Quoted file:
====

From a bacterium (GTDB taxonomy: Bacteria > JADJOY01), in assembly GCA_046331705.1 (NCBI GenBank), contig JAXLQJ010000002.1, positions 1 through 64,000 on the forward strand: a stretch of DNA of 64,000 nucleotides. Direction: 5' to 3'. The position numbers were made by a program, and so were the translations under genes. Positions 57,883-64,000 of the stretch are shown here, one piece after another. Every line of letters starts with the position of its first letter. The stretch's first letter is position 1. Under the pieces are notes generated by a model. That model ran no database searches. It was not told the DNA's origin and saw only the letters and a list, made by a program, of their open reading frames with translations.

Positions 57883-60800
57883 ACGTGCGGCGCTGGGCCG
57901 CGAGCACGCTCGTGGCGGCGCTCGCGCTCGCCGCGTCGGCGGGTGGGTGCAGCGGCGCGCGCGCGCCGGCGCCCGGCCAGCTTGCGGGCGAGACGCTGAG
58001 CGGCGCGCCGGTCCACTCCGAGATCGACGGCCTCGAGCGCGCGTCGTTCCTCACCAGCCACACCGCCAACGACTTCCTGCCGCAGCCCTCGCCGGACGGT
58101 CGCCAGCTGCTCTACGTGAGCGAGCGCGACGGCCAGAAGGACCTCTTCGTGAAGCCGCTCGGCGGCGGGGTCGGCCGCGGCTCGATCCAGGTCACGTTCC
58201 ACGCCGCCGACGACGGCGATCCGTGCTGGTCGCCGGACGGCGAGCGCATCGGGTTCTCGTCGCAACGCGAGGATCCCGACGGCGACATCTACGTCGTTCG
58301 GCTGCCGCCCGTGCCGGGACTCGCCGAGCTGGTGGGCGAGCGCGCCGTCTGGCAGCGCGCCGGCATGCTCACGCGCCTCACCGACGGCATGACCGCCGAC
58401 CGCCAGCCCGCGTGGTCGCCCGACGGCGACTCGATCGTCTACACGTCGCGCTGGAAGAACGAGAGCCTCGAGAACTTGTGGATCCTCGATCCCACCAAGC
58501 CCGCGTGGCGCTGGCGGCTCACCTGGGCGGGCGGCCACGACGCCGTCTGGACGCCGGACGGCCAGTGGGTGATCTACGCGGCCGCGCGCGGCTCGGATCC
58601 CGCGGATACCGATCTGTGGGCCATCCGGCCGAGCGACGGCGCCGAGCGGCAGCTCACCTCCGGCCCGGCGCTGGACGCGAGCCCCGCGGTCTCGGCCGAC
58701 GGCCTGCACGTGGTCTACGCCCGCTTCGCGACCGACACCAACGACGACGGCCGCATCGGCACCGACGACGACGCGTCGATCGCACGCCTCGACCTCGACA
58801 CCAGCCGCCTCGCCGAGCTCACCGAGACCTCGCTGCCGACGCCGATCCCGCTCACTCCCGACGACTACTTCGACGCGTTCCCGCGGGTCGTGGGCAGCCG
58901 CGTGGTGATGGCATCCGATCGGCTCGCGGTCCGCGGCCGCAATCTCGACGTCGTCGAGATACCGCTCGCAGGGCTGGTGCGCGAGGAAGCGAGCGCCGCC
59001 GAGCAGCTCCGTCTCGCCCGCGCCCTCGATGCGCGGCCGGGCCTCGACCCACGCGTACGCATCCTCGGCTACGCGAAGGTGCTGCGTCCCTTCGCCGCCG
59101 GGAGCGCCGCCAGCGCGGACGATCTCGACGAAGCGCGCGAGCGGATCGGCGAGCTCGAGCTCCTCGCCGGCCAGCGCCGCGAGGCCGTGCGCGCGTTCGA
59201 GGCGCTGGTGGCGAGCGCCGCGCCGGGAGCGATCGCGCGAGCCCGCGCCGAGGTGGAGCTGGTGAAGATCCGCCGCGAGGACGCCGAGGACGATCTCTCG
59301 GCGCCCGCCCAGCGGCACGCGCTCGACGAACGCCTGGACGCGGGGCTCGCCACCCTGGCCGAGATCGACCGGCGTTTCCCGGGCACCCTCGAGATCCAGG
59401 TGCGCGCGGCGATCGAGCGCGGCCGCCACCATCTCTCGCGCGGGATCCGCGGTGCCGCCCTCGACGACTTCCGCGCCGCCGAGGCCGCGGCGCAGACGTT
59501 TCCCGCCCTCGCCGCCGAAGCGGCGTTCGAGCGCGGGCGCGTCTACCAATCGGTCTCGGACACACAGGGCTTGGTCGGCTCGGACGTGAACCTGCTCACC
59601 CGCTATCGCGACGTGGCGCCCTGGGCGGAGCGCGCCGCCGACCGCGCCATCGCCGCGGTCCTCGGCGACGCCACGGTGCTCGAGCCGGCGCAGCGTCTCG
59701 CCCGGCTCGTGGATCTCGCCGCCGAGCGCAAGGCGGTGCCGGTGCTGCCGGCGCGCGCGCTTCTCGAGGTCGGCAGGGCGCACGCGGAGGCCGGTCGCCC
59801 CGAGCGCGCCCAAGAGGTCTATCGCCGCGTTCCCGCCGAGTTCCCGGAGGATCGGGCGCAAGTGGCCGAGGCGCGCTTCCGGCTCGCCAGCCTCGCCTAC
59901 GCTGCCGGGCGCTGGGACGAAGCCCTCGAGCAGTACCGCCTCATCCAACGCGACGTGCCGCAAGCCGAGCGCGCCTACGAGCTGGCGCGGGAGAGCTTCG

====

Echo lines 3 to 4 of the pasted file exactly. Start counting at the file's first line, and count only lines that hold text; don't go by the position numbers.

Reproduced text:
57883 ACGTGCGGCGCTGGGCCG
57901 CGAGCACGCTCGTGGCGGCGCTCGCGCTCGCCGCGTCGGCGGGTGGGTGCAGCGGCGCGCGCGCGCCGGCGCCCGGCCAGCTTGCGGGCGAGACGCTGAG